Senate approves 80 mph on rural interstates;
rejects seat belt proposal
By Senta Scarborough
The Arizona Republic
Arizona state senators may be sending negative messages on
highway safety by clearing the way for 80-mph speeds on rural
interstates and rejecting a bill to allow police to pull over
drivers not wearing seat belts, activists say.
"I'm perplexed at the Legislature. They are essentially
saying 'no' to stronger seat belt laws and saying 'yes' to
driving faster," says Michael Frias, deputy director
of the Governor's Office of Highway Safety.
The speed limit legislation, approved in an 18-12 Senate
vote March 9, allows the Arizona Department of Transportation
to raise the speed limit to 80 from 75 mph on roads like Interstate
10 from Phoenix to Tucson. If enacted, it would be the nation's
highest speed limit.
But senators on Thursday voted 19-10 against a proposal aimed
at getting drivers to buckle up. It would have allowed police
to stop a driver solely for not wearing a belt. Police can
ticket for that now only after stopping a driver on another
Twenty-one states, including California, New Mexico, Oregon
and Washington, have so-called primary seat belt laws. But
Senate opponents raised objections, including too much government
interference, as reasons for voting down the bill.
Arizona set the pace for higher speed limits nationally beginning
in the late 1980s, and this speed limit bill was passed after
sponsors agreed in a compromise to let ADOT make the actual
State Sen. Thayer Verschoor, R-Gilbert, the main sponsor
of the speed limit bill, Senate Bill 1221, said that increasing
the speed limit in rural Arizona makes sense because most
people are already driving an average of 80 mph.
If the highway department decided to raise the limit, traffic
engineers would conduct studies to review factors including
current speeds, traffic volume and crash history.
Arizona became the first state in the nation to raise the
speed limits on rural interstates from a nationwide 55 mph
imposed in the early 1970s back to 65 mph in 1987. The lower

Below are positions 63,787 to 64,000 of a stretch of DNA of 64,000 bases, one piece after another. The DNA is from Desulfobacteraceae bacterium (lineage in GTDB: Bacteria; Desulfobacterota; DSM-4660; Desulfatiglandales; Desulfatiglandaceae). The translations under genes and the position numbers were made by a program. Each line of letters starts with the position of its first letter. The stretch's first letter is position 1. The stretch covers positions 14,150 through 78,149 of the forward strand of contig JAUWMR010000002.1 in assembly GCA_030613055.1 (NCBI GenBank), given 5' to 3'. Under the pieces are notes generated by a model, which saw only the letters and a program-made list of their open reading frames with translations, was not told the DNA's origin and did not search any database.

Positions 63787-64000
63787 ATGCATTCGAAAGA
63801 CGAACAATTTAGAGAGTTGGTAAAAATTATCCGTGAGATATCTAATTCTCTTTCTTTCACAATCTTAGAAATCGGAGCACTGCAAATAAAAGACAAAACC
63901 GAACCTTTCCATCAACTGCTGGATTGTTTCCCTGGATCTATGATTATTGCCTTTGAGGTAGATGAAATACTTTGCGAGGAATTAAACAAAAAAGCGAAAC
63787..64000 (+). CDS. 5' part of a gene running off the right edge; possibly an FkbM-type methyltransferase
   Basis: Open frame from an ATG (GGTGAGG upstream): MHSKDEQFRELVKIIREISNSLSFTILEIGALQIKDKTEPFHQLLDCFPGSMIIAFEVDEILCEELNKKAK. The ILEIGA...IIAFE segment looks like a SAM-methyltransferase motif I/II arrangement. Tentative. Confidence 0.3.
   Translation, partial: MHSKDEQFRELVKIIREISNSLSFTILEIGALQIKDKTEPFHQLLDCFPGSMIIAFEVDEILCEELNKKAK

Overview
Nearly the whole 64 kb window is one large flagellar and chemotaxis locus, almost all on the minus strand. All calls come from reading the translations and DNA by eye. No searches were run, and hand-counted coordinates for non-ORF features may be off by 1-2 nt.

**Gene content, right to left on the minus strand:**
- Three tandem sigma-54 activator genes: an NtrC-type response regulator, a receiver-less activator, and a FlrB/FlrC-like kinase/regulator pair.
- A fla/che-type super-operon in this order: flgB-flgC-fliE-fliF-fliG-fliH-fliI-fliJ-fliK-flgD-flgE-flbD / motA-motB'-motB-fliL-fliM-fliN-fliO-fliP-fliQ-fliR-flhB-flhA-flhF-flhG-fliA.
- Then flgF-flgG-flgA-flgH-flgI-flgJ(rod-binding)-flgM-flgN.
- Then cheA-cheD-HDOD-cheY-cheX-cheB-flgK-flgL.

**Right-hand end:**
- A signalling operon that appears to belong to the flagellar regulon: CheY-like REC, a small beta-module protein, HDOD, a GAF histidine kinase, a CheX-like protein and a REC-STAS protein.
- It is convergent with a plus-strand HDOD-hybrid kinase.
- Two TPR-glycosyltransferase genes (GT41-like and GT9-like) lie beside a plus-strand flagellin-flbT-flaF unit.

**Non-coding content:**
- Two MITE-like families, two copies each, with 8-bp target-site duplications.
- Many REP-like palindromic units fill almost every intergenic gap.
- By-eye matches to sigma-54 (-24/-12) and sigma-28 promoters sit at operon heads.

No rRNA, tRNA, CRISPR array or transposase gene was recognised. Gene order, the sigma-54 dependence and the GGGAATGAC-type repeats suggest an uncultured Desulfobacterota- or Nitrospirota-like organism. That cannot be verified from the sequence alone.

limit had been ordered because of the first Arab oil embargo
and the gas shortages of the 1970s.
In 2001, the highway department raised the limits on Valley
freeways to 65 from 55 mph.
"We actually set speed limits with the goal of finding
the speed that most drivers consider to be comfortable,"
said Doug Nintzel, a department spokesman.
Some motorists say the current 75 mph outside urban areas
is challenge enough.
"If you do 65, some guy is 2 inches away from your bumper.
It doesn't matter how fast you go," said John Dickson,
57, a winter visitor from British Columbia. "I've stepped
on the gas to 80 and cars are flashing their lights at me
to go faster."
Said Marian Skindelien, 81, of Apache Junction, "Seventy-five
is tops. The limit should stay the way it is."
Skindelien has lived in Arizona since 1969 and says there
has been an increase in reckless driving, regardless of the
Law enforcement and safety officials say a speed increase
raises worries about serious and fatal crashes because the
faster a driver travels the less amount of time the person
has to react.
"It would make the accidents that we investigate much
more serious. It would make the injuries greater, and it would
probably increase our fatalities," said Steve Volden,
spokesman for the Arizona Department of Public Safety.
"People will be pushing 100 miles an hour. . . . They
will be driving legally at racing speeds," Volden said.
"If this thing goes through, DPS will take a more aggressive
stance on citations and violations."
The speed bill passed last week would also raise the offense
of excessive speeding from 85 to 90, which brings stiffer
fines for offenders.
During the Senate debate on the seat belt bill, opposing
Sen. Robert Blendu, R-Litchfield Park, said it would cause
more problems, including bogging down police.
"Our DPS officers, who don't even have a radio to call
for backup, will have another job to do," Blendu said.
"They have more work than they can handle now."
Sen. Toni Hellon, R-Tucson and sponsor of the bill, said
keeping people buckled up would save money now spent on health
care. "I don't know how this is going to hurt."